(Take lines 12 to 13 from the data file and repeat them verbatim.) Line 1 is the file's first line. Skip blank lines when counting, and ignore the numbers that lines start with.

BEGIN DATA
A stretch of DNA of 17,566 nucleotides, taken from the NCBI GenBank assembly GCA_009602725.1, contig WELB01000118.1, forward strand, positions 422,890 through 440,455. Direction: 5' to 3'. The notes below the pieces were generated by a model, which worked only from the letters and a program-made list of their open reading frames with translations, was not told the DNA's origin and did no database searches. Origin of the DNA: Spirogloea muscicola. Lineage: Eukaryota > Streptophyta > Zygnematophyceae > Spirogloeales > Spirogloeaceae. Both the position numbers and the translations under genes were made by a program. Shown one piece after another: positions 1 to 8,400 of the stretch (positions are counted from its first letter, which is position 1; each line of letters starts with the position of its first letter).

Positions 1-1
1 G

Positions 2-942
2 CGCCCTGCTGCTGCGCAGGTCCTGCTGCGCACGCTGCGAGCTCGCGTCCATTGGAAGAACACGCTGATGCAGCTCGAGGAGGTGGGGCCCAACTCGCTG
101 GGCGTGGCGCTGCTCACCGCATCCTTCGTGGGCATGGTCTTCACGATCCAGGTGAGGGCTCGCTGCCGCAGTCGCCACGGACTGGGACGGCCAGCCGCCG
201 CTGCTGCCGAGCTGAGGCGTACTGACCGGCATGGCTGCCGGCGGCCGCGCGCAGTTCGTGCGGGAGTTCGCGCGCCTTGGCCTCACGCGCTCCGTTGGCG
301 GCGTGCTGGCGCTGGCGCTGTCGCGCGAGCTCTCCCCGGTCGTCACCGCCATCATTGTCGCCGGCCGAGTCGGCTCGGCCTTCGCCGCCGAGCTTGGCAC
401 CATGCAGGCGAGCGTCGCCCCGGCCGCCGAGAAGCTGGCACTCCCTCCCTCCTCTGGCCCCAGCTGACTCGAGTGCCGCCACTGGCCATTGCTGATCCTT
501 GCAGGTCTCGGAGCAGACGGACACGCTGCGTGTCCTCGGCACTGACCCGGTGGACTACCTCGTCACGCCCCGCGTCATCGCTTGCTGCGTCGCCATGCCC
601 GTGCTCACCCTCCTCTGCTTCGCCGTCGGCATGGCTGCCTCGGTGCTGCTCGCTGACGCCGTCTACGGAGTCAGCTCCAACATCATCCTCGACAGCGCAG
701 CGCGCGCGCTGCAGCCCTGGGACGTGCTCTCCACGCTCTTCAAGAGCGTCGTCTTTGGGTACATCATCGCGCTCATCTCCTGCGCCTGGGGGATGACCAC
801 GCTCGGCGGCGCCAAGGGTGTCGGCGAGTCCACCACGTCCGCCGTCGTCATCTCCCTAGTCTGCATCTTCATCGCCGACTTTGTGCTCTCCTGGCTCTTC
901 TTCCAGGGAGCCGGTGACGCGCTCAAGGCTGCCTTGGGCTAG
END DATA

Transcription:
701 CGCGCGCGCTGCAGCCCTGGGACGTGCTCTCCACGCTCTTCAAGAGCGTCGTCTTTGGGTACATCATCGCGCTCATCTCCTGCGCCTGGGGGATGACCAC
801 GCTCGGCGGCGCCAAGGGTGTCGGCGAGTCCACCACGTCCGCCGTCGTCATCTCCCTAGTCTGCATCTTCATCGCCGACTTTGTGCTCTCCTGGCTCTTC